Climate: Warmer temps, more rain will up disease threat to endangered Hawaiian birds


After more than 30 years of careful management, the Hawaiian stilt is thriving at Pearl Harbor and James Campbell National Wildlife Refuges on Oahu. Credit: Mike Silbernagle/USFWS.

Mosquito-free havens will start to disappear by mid-century, study warns

Staff Report

FRISCO — Island birds, including endangered species in the Hawai‘i archipelago, are facing a serious threat, as diseases carried by mosquitoes are due to expand into higher elevation safe zones.

With warming temperatures, mosquitoes will move farther upslope and increase in number, and mosquito-friendly temperatures are expected by mid-century, according to a new study by researchers with the U.S. Geological Survey and the University of Wisconsin-Madison. Future increases in rainfall will likely benefit the mosquitoes as well.

“We knew that temperature had significant effects on mosquitoes and malaria, but we were surprised that rainfall also played an important role,” said USGS Wisconsin scientist Michael Samuel. “Additional rainfall will favor mosquitoes as much as the temperature change.” Continue reading

Rising sea level to take big bite from Hawaii beaches

Study projects increasing rate of coastal erosion


The Hawaiian Islands via NASA Earth Observatory.

Staff Report

FRISCO — As sea level rises, Hawaii’s beaches are on track to shrink by 20 to 40 feet during the next few decades, scientists announced in a new study.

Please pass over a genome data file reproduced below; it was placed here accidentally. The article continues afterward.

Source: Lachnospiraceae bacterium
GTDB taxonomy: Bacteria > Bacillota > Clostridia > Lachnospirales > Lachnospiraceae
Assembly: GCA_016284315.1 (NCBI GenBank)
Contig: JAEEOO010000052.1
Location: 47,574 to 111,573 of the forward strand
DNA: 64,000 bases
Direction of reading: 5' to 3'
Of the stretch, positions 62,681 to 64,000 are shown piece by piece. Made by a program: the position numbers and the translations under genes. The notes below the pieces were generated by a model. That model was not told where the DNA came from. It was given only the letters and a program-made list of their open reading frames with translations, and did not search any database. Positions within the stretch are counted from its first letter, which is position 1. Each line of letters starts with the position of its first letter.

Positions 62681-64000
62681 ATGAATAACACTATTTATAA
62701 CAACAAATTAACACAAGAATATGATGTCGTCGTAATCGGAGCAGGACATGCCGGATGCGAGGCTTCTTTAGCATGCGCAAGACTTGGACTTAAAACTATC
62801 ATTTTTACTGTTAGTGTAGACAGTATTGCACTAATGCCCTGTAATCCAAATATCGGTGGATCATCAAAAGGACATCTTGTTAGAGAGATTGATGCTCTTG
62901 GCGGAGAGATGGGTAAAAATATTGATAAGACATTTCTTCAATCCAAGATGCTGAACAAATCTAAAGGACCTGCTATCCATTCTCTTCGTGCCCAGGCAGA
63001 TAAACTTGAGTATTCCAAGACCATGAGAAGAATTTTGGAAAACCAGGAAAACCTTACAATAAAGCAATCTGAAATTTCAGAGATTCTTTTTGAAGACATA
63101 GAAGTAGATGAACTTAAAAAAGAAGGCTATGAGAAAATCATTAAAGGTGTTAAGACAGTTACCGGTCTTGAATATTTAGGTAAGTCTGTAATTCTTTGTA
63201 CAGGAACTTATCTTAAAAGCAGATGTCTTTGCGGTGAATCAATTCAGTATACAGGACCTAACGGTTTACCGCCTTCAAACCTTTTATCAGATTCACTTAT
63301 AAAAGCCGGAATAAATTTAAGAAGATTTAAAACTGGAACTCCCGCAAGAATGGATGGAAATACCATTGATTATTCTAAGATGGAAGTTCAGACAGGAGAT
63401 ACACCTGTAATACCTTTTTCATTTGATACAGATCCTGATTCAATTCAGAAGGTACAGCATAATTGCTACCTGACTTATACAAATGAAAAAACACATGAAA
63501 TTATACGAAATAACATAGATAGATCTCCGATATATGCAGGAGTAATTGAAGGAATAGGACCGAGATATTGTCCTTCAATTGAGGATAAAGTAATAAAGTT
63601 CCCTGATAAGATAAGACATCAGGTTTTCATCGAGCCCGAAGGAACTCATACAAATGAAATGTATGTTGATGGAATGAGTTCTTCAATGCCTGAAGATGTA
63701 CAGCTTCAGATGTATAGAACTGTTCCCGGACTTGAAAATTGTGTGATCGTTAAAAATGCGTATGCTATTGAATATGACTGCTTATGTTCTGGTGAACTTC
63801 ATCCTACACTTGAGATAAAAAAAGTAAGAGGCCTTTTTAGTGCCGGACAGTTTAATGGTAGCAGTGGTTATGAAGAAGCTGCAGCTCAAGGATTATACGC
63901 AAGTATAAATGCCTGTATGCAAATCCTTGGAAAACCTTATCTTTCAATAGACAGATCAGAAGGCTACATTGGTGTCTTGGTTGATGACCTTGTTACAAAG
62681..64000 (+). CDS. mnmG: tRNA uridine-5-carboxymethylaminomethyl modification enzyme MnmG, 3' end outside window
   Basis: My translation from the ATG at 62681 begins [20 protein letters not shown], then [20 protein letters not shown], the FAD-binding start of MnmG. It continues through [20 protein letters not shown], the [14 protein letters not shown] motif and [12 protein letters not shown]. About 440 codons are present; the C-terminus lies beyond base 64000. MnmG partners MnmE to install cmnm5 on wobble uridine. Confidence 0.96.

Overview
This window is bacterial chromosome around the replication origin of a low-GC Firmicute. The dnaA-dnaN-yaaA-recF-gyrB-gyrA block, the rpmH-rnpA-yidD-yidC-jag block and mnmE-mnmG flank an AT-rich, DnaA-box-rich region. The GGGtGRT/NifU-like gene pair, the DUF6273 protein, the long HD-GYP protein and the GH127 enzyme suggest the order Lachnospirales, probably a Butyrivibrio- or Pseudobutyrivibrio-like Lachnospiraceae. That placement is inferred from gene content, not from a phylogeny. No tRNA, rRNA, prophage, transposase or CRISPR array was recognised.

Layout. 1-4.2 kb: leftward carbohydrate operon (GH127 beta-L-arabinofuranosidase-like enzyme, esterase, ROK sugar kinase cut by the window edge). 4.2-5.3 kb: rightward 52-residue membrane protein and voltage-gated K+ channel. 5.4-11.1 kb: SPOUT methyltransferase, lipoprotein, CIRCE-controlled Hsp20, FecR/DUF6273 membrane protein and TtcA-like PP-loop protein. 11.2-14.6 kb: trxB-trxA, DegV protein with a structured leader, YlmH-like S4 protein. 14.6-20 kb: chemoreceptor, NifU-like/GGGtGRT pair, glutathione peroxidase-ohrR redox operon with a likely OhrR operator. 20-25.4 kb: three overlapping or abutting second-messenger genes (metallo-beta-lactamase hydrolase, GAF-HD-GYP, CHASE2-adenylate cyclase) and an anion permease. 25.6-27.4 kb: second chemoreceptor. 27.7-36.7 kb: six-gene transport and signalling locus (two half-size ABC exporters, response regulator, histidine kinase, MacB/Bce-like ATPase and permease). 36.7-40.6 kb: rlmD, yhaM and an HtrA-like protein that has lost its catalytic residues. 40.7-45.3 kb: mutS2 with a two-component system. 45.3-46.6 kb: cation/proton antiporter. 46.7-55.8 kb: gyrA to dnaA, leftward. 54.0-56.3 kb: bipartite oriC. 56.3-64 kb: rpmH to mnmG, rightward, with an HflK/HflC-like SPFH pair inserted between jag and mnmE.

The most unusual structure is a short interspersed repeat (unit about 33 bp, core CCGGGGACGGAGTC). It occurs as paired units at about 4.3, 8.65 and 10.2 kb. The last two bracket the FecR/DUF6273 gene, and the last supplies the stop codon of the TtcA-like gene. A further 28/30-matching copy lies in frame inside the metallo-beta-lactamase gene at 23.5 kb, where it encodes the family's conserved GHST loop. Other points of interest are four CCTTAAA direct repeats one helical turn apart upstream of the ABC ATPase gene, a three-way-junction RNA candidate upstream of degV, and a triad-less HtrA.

“When we modeled future shoreline change with the increased rates of sea level rise projected under the IPCC’s “business as usual” scenario, we found that increased SLR causes an average 16 – 20 feet of additional shoreline retreat by 2050,” said lead author Tiffany Anderson, a post-doctoral researcher at the UHM School of Ocean and Earth Science and Technology. Continue reading

Study: Federal regulations alone won’t help Hawaii spinner dolphins


Spinner dolphin. Photo courtesy NOAA.

Duke University researchers say community based conservation measures also needed

Staff Report

FRISCO —Hawaii’s spinner dolphins need federal regulations limiting human access to resting areas, but that alone won’t be enough to help them survive in the long run. Along with any new federal rules, resource managers will also have to work to develop local community-based conservation measures, which can be tailored to how individual bays are used, according to new research by Duke University.

Federal biologists estimate there are about 3,000 spinner dolphins around Hawaii, where hundreds of thousands of tourists pay for up-close encounters with the animals, swimming with them in shallow bays the dolphins use as safe havens for daytime rest. But as the number of tours increases, so do the pressures they place on the resting dolphins. Continue reading

Is Hurricane Iselle headed for Hawaii?

Forecasters eye “hyperactive” tropical Pacific Ocean

NOAA's GOES-West satellite captured this image of a very active Eastern and Central Pacific, hosting three tropical cyclones (from left to right) Genevieve, Iselle and Julio. Image Credit:  NASA/NOAA GOES Project